For several years e-cars have been cheaper to run than those fuelled by petrol and diesel, but the high upfront cost of buying them has put electric vehicles out of reach for many drivers. The gradually sinking costs of electric vehicles (EV) means they are reaching price parity much quicker, but the point at which e-cars are no more expensive to buy will be psychologically and financially significant in the battle to decarbonise road transport.
That point will come “no later than 2027” in every light vehicle segment across Europe according to the new study by BloombergNEF for T&E. But it will only happen if signals are set by lawmakers such as tighter vehicle CO2 targets in the coming years and strong support for charging infrastructure, which will drive investment in e-vehicle manufacture.
The study finds that medium-sized electric saloon cars will be cheaper to buy than their petrol and diesel equivalents by 2026, with smaller cars reaching parity in 2027. This will result from falling battery costs, improvements to EV design, and EV-specific production lines in factories, and is likely to happen irrespective of government subsidies to encourage drivers to switch to electric.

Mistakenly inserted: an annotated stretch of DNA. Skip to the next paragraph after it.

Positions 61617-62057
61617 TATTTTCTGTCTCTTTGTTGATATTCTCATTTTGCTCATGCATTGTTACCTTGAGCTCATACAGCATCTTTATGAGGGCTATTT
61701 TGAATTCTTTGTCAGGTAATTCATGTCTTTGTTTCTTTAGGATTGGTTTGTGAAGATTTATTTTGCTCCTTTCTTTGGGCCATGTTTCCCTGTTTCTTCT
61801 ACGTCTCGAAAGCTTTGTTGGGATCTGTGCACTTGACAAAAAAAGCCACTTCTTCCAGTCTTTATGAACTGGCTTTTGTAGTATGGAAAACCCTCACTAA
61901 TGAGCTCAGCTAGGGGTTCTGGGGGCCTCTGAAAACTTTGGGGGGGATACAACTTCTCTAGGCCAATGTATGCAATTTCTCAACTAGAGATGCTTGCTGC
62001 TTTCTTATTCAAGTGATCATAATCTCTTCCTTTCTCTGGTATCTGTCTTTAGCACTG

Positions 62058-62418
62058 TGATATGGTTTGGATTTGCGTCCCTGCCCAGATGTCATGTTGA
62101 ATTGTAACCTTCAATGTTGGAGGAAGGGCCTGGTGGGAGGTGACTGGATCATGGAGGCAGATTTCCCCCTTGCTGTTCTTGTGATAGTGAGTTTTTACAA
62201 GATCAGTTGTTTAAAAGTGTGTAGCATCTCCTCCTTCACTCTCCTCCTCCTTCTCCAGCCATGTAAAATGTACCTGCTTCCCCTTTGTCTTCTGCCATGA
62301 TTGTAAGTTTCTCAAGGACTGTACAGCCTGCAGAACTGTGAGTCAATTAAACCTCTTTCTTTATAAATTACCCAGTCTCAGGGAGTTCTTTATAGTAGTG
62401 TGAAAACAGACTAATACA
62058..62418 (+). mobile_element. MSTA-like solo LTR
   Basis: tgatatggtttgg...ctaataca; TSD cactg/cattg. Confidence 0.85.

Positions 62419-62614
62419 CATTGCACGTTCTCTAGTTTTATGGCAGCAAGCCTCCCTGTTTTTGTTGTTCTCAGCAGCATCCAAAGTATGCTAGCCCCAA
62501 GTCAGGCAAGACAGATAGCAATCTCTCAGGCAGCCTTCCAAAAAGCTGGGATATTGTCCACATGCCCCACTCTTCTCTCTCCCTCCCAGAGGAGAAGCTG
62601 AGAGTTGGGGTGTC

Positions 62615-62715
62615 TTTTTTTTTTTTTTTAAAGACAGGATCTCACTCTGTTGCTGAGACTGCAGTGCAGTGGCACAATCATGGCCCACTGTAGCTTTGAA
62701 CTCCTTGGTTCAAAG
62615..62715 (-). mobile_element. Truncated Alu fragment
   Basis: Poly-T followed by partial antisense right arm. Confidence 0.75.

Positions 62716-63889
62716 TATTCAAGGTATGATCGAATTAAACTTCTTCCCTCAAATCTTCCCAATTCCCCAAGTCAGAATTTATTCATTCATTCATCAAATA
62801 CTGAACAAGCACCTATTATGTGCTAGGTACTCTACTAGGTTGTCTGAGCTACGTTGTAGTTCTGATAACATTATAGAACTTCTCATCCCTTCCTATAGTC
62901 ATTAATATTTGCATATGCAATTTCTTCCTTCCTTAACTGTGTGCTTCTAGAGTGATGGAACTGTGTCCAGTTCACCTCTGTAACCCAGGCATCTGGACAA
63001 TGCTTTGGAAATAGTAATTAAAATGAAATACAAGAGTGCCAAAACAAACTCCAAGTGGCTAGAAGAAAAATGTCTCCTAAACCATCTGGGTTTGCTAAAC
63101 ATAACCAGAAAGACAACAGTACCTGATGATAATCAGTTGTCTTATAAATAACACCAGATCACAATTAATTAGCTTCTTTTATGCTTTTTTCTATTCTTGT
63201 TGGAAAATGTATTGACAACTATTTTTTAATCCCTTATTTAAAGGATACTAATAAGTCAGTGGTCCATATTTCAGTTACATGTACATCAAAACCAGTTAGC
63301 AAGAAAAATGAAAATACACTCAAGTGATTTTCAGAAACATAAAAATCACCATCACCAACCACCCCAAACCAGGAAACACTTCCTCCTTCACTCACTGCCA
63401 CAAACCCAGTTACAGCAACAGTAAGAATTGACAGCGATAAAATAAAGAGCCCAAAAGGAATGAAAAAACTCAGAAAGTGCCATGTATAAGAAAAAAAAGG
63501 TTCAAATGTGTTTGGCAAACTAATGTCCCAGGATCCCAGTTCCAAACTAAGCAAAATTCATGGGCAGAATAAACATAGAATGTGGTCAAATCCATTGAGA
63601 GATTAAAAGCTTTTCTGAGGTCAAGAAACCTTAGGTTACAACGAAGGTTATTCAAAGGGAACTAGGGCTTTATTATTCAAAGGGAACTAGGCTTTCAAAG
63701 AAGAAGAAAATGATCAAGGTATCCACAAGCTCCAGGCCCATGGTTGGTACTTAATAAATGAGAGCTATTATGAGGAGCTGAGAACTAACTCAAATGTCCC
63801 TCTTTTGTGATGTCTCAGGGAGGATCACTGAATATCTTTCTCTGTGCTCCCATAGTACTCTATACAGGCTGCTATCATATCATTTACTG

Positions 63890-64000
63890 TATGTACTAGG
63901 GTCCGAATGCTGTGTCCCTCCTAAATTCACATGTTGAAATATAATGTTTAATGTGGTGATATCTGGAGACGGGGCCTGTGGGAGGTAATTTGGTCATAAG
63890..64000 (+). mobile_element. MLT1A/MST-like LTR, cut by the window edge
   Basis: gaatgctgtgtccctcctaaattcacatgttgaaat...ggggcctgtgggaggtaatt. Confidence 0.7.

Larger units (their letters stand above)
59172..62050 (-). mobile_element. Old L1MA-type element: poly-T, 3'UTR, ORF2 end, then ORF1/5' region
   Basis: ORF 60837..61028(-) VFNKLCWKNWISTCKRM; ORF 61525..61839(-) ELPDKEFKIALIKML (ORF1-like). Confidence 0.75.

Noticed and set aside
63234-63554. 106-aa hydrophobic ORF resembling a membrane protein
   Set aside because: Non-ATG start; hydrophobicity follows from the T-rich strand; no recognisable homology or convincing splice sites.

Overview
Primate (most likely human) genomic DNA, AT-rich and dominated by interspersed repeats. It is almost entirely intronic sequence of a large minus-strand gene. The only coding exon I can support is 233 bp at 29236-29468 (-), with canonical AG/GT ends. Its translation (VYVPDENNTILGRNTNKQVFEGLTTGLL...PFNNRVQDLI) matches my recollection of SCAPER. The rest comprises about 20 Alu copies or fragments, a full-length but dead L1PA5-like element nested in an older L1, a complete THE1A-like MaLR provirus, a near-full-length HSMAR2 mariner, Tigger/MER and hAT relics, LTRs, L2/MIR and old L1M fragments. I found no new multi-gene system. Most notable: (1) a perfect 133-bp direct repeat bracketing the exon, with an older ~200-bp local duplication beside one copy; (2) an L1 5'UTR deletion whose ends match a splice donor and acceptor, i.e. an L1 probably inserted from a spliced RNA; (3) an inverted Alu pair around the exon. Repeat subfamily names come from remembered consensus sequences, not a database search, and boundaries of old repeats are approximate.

But EV production volumes are still too low to reach mass market scale, meaning that only rapid investment in EV technology will bring parity by 2026 and 2027. T&E is therefore warning that a failure by the EU and member state governments to set CO2 emissions limits that force carmakers to invest in EV technology will not only delay parity, but could threaten the chances of ending sales of fossil fuelled cars by 2035.
T&E’s senior director for vehicles and e-mobility Julia Poliscanova said: “EVs are the future. They will be cheaper than combustion engines for everyone, from the man with a van in Berlin to the family living in the Romanian countryside. Electric vehicles are not only better for the climate and Europe’s industrial leadership, but for the economy too. Given the urgency of tackling climate change, polluting vehicles shouldn’t be sold for any longer than necessary, but for that time to be kept to a minimum, ambitious decisions need to be taken now.”
With negotiations on a new round of CO2 standards for new cars due to start in July, T&E is calling for a new standard for 2027 so that carmakers do not allow sales to stagnate until just before the next target in 2030. The BloombergNEF study says that the early build-up of EV production and sales will be crucial to drive down costs and generate consumer buy-in for further adoption in the future.
T&E says the EU must take an even stricter line on CO2 emissions from vans, as e-vans account for just 2% of sales because of weak emissions standards that fail to stimulate manufacturers to invest.